WASHINGTON (CN) – President Donald Trump’s demands for border wall funding created political gridlock on Capitol Hill so severe that the government endured its longest shutdown in U.S. history but on Tuesday night, the president delivered his second State of the Union by urging an end to political stalemates in Washington.
“Together we can break decades of political stalemates. We can bridge old divisions, heal old wounds, build new coalitions, forge new solutions and unlock the extraordinary promise of America’s future,” Trump said Tuesday night. “The decision is ours to make.”
But some of the “wounds” are newer than others and calls for comity stand in stark contrast to the president’s vow to shut the government down again on Feb. 15 if his demands for border wall funding go unmet.
President Trump’s decision to abruptly reopen the government on Jan. 25 arrived after four weeks of steadily mounting pressure from industries as varied as the Federal Aviation Administration to the Federal Bureau of Investigation Agents Association.
The president’s approval numbers also saw a sharp decline during the shutdown.
Tuesday night’s address also marks just ten days since lawmakers and federal employees officially returned to work and according to the American Federation of Government Employees, issues from the shutdown are still lingering.
Some federal employees have received only part of the back pay they are owed – others, like federal railroad inspectors have not been paid at all. Other payroll processors have failed to make automatic deductions for employees, like court-ordered alimony and child support payments, leaving employees to unravel a maze of bureaucracy with little to no assistance from the government.
“The administration promised a prompt and orderly return to normal as soon as the shutdown was over, but unfortunately the payroll process has been slow and chaotic,” David Cox Sr., president of the American Federation of Government Employees said in a statement Tuesday.
House Speaker Nancy Pelosi ultimately refused to acquiesce to the president’s demands for $5.7 billion in wall funding last month and her looming presence – she sat right over the president’s shoulder during his address – served as a stark reminder: the power dynamic in Washington is shifting.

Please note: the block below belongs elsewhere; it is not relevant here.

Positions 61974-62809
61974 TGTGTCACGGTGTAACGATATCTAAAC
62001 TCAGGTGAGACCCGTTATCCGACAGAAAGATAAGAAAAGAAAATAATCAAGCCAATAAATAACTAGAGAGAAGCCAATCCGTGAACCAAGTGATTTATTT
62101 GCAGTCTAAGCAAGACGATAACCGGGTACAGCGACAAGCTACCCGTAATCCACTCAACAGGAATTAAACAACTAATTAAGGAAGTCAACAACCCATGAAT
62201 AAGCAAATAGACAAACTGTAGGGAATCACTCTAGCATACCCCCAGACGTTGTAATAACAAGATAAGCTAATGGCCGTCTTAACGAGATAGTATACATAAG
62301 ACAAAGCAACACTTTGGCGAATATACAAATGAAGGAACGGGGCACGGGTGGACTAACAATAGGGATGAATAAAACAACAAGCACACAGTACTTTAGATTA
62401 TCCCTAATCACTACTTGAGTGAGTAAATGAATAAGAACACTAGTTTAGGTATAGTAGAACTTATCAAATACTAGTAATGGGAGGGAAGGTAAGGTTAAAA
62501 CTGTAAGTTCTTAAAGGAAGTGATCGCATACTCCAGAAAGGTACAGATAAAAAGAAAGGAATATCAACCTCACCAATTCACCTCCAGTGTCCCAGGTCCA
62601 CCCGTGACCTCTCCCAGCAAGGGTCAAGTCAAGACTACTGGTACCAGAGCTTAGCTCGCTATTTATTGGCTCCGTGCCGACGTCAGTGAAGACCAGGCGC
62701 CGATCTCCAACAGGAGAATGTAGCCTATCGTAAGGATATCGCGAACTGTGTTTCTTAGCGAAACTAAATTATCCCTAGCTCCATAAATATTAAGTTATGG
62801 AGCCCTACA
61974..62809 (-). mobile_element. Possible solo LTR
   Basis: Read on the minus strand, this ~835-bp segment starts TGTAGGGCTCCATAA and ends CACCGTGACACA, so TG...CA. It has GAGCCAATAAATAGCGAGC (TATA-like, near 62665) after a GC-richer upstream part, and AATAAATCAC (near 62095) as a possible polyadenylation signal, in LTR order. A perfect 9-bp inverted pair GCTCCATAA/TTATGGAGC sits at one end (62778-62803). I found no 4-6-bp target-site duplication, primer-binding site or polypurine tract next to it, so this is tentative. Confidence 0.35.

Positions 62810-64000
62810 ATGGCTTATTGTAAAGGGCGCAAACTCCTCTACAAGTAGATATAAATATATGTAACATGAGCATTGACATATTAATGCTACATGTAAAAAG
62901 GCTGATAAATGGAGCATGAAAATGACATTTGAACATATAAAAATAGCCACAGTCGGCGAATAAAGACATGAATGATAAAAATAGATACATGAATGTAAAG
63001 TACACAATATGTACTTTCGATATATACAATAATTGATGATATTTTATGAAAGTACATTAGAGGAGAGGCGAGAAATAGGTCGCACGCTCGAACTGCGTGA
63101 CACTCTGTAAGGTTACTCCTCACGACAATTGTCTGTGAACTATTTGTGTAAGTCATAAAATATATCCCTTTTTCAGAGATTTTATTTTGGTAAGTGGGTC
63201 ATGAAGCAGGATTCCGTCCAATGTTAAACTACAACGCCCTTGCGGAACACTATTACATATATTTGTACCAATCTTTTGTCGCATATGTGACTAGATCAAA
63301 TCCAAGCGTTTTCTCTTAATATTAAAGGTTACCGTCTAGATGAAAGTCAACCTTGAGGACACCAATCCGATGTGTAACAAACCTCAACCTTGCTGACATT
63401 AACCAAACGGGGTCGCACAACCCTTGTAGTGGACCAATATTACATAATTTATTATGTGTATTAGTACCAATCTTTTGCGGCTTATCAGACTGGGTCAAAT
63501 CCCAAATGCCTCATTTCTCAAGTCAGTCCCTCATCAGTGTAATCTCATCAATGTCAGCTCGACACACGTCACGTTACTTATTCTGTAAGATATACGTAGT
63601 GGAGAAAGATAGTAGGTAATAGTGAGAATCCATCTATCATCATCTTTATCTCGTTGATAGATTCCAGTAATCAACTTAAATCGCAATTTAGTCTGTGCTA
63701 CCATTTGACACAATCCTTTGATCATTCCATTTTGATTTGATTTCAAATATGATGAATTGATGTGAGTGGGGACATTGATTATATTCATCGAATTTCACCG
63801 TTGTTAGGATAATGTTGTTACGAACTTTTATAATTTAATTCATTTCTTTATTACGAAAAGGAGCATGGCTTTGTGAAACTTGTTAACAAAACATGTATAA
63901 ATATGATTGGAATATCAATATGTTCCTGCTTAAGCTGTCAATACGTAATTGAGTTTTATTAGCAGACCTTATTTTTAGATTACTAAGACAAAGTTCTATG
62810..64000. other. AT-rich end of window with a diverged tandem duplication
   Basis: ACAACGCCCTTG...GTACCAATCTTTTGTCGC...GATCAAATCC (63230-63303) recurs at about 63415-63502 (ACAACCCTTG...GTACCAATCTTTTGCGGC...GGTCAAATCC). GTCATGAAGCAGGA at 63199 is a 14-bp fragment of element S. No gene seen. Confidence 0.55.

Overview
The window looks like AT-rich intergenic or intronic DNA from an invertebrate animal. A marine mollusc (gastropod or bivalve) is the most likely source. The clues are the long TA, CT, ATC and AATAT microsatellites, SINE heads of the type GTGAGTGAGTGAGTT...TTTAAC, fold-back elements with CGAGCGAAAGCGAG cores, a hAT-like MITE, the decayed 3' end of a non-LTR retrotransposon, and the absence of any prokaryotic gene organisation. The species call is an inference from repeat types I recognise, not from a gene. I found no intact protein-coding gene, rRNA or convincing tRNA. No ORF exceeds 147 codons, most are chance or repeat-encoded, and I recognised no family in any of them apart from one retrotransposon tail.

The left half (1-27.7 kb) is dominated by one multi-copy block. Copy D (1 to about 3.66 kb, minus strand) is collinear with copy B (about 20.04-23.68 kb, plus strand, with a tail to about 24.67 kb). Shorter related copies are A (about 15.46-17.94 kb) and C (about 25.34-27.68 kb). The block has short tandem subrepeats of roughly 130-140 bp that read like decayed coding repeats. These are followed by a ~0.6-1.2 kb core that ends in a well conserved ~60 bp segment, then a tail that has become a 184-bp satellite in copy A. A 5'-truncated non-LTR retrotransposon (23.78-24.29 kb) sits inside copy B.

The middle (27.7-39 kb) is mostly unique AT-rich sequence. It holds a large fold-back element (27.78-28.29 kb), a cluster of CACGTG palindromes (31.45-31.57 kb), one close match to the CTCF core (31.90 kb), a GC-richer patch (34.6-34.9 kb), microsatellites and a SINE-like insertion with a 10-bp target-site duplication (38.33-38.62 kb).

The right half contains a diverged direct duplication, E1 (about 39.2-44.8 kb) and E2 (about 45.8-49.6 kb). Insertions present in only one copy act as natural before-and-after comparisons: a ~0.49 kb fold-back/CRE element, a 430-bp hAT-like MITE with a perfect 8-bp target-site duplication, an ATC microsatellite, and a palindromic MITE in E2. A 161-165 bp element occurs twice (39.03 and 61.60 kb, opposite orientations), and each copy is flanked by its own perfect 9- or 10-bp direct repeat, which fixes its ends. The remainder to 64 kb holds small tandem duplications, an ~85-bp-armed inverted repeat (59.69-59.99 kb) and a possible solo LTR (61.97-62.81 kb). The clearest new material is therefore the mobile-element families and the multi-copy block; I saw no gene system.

During his last State of the Union, Republicans held a majority in the House and Senate but stinging defeats in last year’s midterms for the GOP ushered in a wave of Democratic lawmakers who stand largely opposed to the Trump administration’s most hotly-contested policies – in particular, immigration.
But the president did not appear ready to back down on the issue.
“[The goal] is to create an immigration system that is safe, lawful, modern and secure and to pursue a foreign policy that puts Americans interests first. There is a new opportunity in American politics if only we have the courage together to seize it,” Trump said.
Though he proposed implementing a “human wall” to deter illegal crossings on Twitter Tuesday afternoon, the president was mum on the suggestion during his address.
He did not elaborate Tuesday night on how a “human wall” would be enforced but the border will soon be heavily populated by U.S. forces.
The Department of Defense and the Pentagon announced this weekend that it deployed 3,750 additional U.S. forces to the border, bringing troop totals to 4,350 when active U.S. Customs and Border Protection already on the border are included. Troops will remain in the region for at least 90 days.
“Congress has 10 days left to pass a bill that will fund our government, protect our homeland and secure our very dangerous southern border. Now is the time for Congress to show the world that America is committed to ending illegal immigration and putting the ruthless coyotes, cartels and drug dealers and human traffickers out of business,” Trump said Tuesday night, repeating warnings about “large” caravans “on the march to the United States.”
Calling illegal immigration a “moral issue,” the president said his push for tougher immigration restriction stems from an “obligation to the millions of immigrants living here today who followed the rules and respected our laws.”
“Legal immigrants strengthen our society,” Trump said.
Illegal immigrants, at the very least, have strengthened the president’s own brand – more than a dozen illegal immigrants were fired from five of the president’s golf courses since December.
The president also invited a slew of guests to serve as symbols for his administration’s policies. They included Heather and Madison Armstrong and Debra Bissell, the daughter, granddaughter and great granddaughter of a Nevada couple who were murdered in their home last month by an undocumented immigrant.
“Few can understand your pain,” the president said, asking Bissell, Armstrong and others to stand for applause. “I will never forget… not one more life should be lost because the nation failed to control its very dangerous border.”
The president claimed Tuesday that crime across the U.S. was up, and in particular, crimes committed by immigrants.